Works in Python 2.4, which doesn't have "all".

  • 1
    for k in j: break is equivalent to next(j). You could also have done def allTheSame(x): return len(list(itertools.groupby(x))<2) if you did not care about efficiency.
    – ninjagecko
    Apr 23 '12 at 17:06

If you're interested in something a little more readable (but of course not as efficient,) you could try:

def compare_lists(list1, list2):
    if len(list1) != len(list2): # Weed out unequal length lists.
        return False
    for item in list1:
        if item not in list2:
            return False
    return True

a_list_1 = ['apple', 'orange', 'grape', 'pear']
a_list_2 = ['pear', 'orange', 'grape', 'apple']

b_list_1 = ['apple', 'orange', 'grape', 'pear']
b_list_2 = ['apple', 'orange', 'banana', 'pear']

c_list_1 = ['apple', 'orange', 'grape']
c_list_2 = ['grape', 'orange']

print compare_lists(a_list_1, a_list_2) # Returns True
print compare_lists(b_list_1, b_list_2) # Returns False
print compare_lists(c_list_1, c_list_2) # Returns False
  • 1
    I'm actually trying to see if all elements in one list are identical; not if two separate lists are identical.
    – max
    Jun 5 '12 at 22:22
  • 1
    This is also enormously inefficient; for an input of length N it takes N^2 steps.**At the very least**, if the values are hashable, use a set for the containment tests.
    – Martijn Pieters
    Nov 15 '20 at 20:43

Can use map and lambda

lst = [1,1,1,1,1,1,1,1,1]

print all(map(lambda x: x == lst[0], lst[1:]))

Or use diff method of numpy:

import numpy as np
def allthesame(l):
    return np.all(np.diff(l)==0)

And to call:



  • I think not np.any(np.diff(l)) could be a bit faster.
    – GZ0
    Sep 5 '19 at 22:39

The simple solution is to apply set on list

if all elements are identical len will be 1 else greater than 1

lst = [1,1,1,1,1,1,1,1,1]
len_lst = len(list(set(lst)))



lst = [1,2,1,1,1,1,1,1,1]
len_lst = len(list(set(lst)))


You can do:

reduce(and_, (x==yourList[0] for x in yourList), True)

It is fairly annoying that python makes you import the operators like operator.and_. As of python3, you will need to also import functools.reduce.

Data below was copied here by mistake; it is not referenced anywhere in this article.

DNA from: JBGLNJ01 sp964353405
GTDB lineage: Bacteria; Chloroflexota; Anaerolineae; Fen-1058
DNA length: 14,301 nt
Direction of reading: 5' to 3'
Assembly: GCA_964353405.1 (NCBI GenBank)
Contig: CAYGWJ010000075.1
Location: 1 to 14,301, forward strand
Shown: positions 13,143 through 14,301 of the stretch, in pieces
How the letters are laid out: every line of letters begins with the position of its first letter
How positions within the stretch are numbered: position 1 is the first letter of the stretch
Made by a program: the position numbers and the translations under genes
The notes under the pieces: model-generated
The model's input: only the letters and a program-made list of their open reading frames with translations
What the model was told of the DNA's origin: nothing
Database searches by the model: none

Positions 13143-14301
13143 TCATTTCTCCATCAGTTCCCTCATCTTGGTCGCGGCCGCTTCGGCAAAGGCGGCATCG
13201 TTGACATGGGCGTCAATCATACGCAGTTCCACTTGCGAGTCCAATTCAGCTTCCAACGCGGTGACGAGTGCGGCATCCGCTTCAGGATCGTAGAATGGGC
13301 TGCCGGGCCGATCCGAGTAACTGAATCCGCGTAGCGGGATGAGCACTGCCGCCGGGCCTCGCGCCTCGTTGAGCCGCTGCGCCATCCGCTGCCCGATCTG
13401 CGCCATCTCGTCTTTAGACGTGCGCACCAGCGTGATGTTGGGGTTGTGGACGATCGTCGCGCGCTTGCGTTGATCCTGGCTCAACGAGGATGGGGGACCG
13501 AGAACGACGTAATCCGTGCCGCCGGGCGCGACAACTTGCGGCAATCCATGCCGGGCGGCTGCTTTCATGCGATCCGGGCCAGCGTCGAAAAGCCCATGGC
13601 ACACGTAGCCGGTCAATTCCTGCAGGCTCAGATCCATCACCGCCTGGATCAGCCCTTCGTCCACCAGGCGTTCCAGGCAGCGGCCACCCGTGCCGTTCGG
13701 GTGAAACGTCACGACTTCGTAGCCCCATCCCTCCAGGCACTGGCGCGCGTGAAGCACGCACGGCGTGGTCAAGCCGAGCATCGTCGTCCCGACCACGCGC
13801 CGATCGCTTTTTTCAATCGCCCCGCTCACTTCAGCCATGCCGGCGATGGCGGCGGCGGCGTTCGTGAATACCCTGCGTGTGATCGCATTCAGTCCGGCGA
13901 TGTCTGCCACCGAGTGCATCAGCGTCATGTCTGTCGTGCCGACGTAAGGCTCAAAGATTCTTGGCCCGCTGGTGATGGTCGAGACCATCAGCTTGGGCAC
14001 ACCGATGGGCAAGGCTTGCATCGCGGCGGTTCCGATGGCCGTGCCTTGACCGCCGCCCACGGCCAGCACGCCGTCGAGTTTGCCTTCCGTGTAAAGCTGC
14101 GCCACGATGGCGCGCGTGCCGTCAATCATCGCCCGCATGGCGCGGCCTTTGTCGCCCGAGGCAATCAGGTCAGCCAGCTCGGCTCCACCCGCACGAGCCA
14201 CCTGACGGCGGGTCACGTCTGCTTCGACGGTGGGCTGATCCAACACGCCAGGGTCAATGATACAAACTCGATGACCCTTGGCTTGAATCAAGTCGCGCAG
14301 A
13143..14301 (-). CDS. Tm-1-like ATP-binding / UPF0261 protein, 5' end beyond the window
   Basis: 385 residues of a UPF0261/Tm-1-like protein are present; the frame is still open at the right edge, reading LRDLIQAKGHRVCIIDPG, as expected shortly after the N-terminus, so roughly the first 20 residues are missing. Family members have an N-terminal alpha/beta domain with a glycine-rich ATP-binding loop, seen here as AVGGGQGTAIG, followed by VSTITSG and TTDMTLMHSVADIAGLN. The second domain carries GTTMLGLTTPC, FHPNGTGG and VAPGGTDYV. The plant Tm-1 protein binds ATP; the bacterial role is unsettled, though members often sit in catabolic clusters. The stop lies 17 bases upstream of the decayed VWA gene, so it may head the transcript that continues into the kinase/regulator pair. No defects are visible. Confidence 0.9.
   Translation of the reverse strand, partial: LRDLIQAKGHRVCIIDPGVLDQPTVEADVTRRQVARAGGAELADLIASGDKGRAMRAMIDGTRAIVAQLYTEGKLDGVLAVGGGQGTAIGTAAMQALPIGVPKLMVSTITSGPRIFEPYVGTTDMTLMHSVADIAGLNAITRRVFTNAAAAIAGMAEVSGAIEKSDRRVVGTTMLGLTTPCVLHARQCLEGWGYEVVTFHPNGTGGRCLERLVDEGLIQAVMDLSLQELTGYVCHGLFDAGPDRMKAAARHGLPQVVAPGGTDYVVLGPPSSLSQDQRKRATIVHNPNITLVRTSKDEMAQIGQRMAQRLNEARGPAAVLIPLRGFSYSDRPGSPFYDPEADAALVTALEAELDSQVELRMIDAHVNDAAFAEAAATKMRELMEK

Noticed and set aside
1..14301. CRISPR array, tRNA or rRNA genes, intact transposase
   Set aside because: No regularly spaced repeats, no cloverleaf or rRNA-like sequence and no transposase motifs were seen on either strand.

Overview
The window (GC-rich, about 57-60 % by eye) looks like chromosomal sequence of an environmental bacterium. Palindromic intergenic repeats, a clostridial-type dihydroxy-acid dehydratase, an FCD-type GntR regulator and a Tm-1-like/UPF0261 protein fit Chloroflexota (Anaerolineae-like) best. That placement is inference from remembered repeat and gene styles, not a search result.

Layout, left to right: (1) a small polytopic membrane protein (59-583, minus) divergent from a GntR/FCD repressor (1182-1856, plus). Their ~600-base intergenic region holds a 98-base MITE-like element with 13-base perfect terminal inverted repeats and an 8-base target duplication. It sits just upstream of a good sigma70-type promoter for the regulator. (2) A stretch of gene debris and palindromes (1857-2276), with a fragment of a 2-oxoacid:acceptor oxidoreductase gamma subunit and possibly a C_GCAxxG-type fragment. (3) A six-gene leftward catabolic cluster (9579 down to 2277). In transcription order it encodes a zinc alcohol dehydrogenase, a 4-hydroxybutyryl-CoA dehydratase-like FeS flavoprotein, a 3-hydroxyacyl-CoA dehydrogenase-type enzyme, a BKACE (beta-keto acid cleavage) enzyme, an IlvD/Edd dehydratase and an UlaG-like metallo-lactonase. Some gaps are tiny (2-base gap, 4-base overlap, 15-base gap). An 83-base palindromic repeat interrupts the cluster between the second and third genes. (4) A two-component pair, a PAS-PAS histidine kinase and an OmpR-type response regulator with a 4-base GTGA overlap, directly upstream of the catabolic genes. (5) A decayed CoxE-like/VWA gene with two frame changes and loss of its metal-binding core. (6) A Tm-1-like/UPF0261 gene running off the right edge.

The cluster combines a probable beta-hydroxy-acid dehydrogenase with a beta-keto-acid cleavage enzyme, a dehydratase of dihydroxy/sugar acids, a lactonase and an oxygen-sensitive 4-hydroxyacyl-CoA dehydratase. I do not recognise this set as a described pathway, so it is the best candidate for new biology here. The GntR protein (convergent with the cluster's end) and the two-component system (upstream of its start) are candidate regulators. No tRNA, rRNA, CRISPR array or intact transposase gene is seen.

(You should not use this method because it will not break if it finds non-equal values, but will continue examining the entire list. It is just included here as an answer for completeness.)

lambda lst: reduce(lambda a,b:(b,b==a[0] and a[1]), lst, (lst[0], True))[1]

The next one will short short circuit:

all(itertools.imap(lambda i:yourlist[i]==yourlist[i+1], xrange(len(yourlist)-1)))
  • Your first code was obviously wrong: reduce(lambda a,b:a==b, [2,2,2]) yields False... I edited it, but this way it's not pretty anymore
    – berdario
    Mar 27 '14 at 9:41

Or use diff method of numpy:

import numpy as np
def allthesame(l):
    return np.unique(l).shape[0]<=1

And to call:




  • 2
    This answer is identical to an answer from U9-Forward from last year.
    – mhwombat
    Feb 28 '19 at 11:34
  • Good eye! I used the same structure/API, but my method uses np.unique and shape. U9's function uses np.all() and np.diff() -- I don't use either of those functions.
    – Luis B
    Mar 2 '19 at 5:59

There is also a pure Python recursive option:

def checkEqual(lst):
    if len(lst)==2 :
        return lst[0]==lst[1]
        return lst[0]==lst[1] and checkEqual(lst[1:])

However for some reason it is in some cases two orders of magnitude slower than other options. Coming from C language mentality, I expected this to be faster, but it is not!

The other disadvantage is that there is recursion limit in Python which needs to be adjusted in this case. For example using this.


You can use .nunique() to find number of unique items in a list.

def identical_elements(list):
    series = pd.Series(list)
    if series.nunique() == 1: identical = True
    else:  identical = False
    return identical

identical_elements(['a', 'a'])
Out[427]: True

identical_elements(['a', 'b'])
Out[428]: False

Maybe I'm underestimating the problem? Check the length of unique values in the list.

lzt = [1,1,1,1,1,2]

if (len(set(lzt)) > 1):
    uniform = False
elif (len(set(lzt)) == 1):
    uniform = True
elif (not lzt):
    raise ValueError("List empty, get wrecked")
  • I wouldn't be afraid of empty lists… can you say that no (zero count) (non)values are different to each other?
    – mykhal
    Jun 26 at 13:46
  • 1
    Do you have an example?
    – Kalanos
    Jun 26 at 13:48

Here is a code with good amount of Pythonicity, and balance of simplicity and obviousness, I think, which should work also in pretty old Python versions.

def all_eq(lst):
    for idx, itm in enumerate(lst):
        if not idx:   # == 0
            prev = itm
        if itm != prev:
            return False
        prev = itm
    return True
  • (Almost useful, but lacks a docstring: While the name is mnemonic, I like to check the hover in my IDE, e.g.: all_eq([])?)
    – greybeard
    Jun 26 at 13:56
  • @greybeard sorry, it's not an official package
    – mykhal
    Jun 26 at 13:57
  • (You write "undocumented" code? Didn't work for me.)
    – greybeard
    Jun 26 at 13:59